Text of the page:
Purpose: According to the Centers for Disease Control and Prevention, approximately 1 in 88 children have an autism spectrum disorder (ASD). Autism is a pervasive disorder affecting multiple developmental outcomes (e.g., behavior, communication, cognitive skills). The heterogeneity of abilities poses a significant challenge for schools in determining how best to meet the needs of each child within the least restrictive environment. The research to date suggests that despite some mitigation in the severity of some symptoms associated with ASD as children grow older, significant limitations persist that can affect a range of outcomes. The focus of this Center is a program of research to develop and evaluate a comprehensive, school-based intervention for secondary students with ASD. The purpose of the intervention is to improve cognitive, communicative, academic, social, behavioral, functional, or transition outcomes of secondary students with ASD.
Projects: The Center's primary research will involve (1) developing a comprehensive school- and community-based treatment model for high school students with ASD, and (2) evaluating the efficacy of the intervention.
Focused Program of Research:
Intervention Development and Pilot Studies
The research team will develop an intervention (Years 1 and 2) with five components: (1) evidence-based practice implementation and quality improvement (the National Professional Development Center on Autism Spectrum Disorders [NPDC] Model, which is the core component of the intervention); (2) academic performance; (3) social competence and peer relations; (4) adaptive behavior; and (5) transition and family. The iterative development process will begin with conducting focus groups with relevant stakeholders (e.g., special and general education teachers, administrators, related service providers, school counselors, family members, individuals with ASD, and typically developing high school students), which will provide feedback for the work groups developing the components. Following this process, the four content components – academics, social competence, adaptive behavior, and transition and families – will be piloted in high schools as single components. These pilot studies will obtain data on feasibility and fidelity of implementation, which will be used to revise and manualize the intervention components. In the second year of the project, each of the six research sites will pilot test a combination of three model components. Each combination will include the core NPDC model plus two content components, and every combination of three components will be tested.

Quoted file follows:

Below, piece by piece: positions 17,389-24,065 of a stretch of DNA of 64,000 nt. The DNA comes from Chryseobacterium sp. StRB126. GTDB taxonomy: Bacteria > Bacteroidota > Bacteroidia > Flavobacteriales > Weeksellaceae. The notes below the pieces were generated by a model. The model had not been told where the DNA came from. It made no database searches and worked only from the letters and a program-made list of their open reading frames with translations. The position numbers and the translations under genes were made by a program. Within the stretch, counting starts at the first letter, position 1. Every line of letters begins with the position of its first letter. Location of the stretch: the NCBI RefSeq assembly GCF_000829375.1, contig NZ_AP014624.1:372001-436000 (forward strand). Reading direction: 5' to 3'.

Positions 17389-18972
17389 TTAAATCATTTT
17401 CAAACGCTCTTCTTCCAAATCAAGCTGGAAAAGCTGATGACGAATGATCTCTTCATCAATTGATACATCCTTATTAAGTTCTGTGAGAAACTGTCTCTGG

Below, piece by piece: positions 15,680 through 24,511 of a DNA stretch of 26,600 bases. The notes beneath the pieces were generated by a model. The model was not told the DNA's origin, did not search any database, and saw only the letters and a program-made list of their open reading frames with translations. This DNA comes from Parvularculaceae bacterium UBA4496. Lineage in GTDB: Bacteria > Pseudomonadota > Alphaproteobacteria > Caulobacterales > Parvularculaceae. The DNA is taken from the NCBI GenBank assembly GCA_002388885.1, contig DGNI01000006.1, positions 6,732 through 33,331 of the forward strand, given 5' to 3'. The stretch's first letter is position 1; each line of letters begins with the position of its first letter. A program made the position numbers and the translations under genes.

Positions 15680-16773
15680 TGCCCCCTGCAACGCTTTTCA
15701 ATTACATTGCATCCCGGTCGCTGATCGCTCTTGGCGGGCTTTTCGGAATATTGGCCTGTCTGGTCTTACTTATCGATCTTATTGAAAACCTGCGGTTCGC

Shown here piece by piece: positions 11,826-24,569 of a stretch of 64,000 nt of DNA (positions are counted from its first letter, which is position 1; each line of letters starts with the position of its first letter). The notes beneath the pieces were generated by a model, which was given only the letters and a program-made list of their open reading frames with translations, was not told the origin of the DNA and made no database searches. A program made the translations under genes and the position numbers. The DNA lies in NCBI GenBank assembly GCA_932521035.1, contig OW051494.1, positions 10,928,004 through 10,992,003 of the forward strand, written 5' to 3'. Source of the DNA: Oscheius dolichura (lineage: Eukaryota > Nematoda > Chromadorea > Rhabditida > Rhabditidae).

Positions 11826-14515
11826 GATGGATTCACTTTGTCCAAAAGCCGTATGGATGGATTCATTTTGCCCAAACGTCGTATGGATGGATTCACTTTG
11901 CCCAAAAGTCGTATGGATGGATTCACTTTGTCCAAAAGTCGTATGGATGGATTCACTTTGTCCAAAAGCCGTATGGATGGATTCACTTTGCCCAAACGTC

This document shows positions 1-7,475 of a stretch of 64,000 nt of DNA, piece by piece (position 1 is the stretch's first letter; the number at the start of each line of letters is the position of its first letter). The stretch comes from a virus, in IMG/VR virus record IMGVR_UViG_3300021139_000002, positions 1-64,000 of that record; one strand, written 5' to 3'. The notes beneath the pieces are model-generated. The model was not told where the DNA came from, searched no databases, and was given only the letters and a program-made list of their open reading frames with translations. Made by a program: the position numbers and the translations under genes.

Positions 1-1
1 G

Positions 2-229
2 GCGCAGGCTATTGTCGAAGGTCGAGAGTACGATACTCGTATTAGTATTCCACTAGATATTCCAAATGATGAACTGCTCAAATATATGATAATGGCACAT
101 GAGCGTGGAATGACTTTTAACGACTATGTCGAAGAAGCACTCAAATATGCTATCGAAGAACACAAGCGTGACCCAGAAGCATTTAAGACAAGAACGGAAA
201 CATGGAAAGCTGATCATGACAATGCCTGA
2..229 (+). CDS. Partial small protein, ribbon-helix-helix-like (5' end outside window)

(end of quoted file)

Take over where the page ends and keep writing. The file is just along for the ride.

The Center will recruit a large sample of high schools across three states (North Carolina, Wisconsin, and California) to participate in the efficacy study (Years 3–5), leading to a total of at least 60 schools that meet the inclusion criteria, with at least 12 students with ASD participating at each high school. A multiple cohort design will be used with each cohort participating for 2 years. Using a randomized cluster design, schools within each state will be paired and randomly assigned to treatment or control (business as usual). At each treatment site, all components of the intervention will be implemented in graduated steps over 2 years. This study will examine the cumulative efficacy as the intervention is implemented as well as the overall efficacy of the complete intervention on a variety of child outcomes relevant to the different component topics. The study will also examine potential child- and school-level moderators and changes in program quality as a mediator. For the first cohort, there will be follow-up to explore whether treatment effects are maintained after the intervention officially ends and to explore transition outcomes for those students who have transitioned out of high school.
Key Personnel: University of North Carolina at Chapel Hill: Samuel Odom, Kara Hume, Ann Cox, Brian Boyd, Jill Hamm, Michelle Duda, Suzanne Kucharczyk; University of Wisconsin: Leann Smith, Linda Tuchman-Ginsberg, Marsha Mailick Seltzer; University of California at Davis: Sally Rogers, Aaron Stabel; University of North Carolina at Charlotte: David Test, Diane Browder-Boswell; Vanderbilt University: Erik Carter; University of Texas at Austin: Sharon Vaughn, Colleen Reutebuch